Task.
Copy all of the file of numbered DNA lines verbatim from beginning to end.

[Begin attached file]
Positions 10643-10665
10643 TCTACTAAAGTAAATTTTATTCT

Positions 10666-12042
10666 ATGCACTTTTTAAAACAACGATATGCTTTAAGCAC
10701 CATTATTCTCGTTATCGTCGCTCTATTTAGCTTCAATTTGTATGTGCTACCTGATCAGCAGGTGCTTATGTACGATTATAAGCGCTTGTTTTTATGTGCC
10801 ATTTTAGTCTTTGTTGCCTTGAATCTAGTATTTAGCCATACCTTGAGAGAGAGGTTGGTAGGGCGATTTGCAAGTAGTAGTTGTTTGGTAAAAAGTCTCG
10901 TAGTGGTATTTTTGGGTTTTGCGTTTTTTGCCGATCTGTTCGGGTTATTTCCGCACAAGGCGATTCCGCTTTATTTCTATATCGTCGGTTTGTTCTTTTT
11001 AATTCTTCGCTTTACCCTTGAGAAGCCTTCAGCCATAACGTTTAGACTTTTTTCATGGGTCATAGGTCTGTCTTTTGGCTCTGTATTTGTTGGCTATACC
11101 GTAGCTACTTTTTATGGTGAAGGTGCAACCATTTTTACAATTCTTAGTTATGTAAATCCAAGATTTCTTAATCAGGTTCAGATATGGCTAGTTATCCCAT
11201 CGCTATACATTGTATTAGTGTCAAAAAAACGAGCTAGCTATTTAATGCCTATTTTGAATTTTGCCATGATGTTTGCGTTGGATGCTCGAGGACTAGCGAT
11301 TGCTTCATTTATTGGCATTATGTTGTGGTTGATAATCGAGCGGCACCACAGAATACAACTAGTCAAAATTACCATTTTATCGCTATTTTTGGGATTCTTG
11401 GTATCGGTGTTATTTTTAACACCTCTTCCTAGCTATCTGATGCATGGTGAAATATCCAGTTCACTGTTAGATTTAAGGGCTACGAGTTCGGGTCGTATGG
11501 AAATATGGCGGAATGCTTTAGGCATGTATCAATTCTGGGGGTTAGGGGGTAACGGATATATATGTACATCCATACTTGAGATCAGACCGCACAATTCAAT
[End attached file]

Positions 10643-10665
10643 TCTACTAAAGTAAATTTTATTCT

Positions 10666-12042
10666 ATGCACTTTTTAAAACAACGATATGCTTTAAGCAC
10701 CATTATTCTCGTTATCGTCGCTCTATTTAGCTTCAATTTGTATGTGCTACCTGATCAGCAGGTGCTTATGTACGATTATAAGCGCTTGTTTTTATGTGCC
10801 ATTTTAGTCTTTGTTGCCTTGAATCTAGTATTTAGCCATACCTTGAGAGAGAGGTTGGTAGGGCGATTTGCAAGTAGTAGTTGTTTGGTAAAAAGTCTCG
10901 TAGTGGTATTTTTGGGTTTTGCGTTTTTTGCCGATCTGTTCGGGTTATTTCCGCACAAGGCGATTCCGCTTTATTTCTATATCGTCGGTTTGTTCTTTTT
11001 AATTCTTCGCTTTACCCTTGAGAAGCCTTCAGCCATAACGTTTAGACTTTTTTCATGGGTCATAGGTCTGTCTTTTGGCTCTGTATTTGTTGGCTATACC
11101 GTAGCTACTTTTTATGGTGAAGGTGCAACCATTTTTACAATTCTTAGTTATGTAAATCCAAGATTTCTTAATCAGGTTCAGATATGGCTAGTTATCCCAT
11201 CGCTATACATTGTATTAGTGTCAAAAAAACGAGCTAGCTATTTAATGCCTATTTTGAATTTTGCCATGATGTTTGCGTTGGATGCTCGAGGACTAGCGAT
11301 TGCTTCATTTATTGGCATTATGTTGTGGTTGATAATCGAGCGGCACCACAGAATACAACTAGTCAAAATTACCATTTTATCGCTATTTTTGGGATTCTTG
11401 GTATCGGTGTTATTTTTAACACCTCTTCCTAGCTATCTGATGCATGGTGAAATATCCAGTTCACTGTTAGATTTAAGGGCTACGAGTTCGGGTCGTATGG
11501 AAATATGGCGGAATGCTTTAGGCATGTATCAATTCTGGGGGTTAGGGGGTAACGGATATATATGTACATCCATACTTGAGATCAGACCGCACAATTCAAT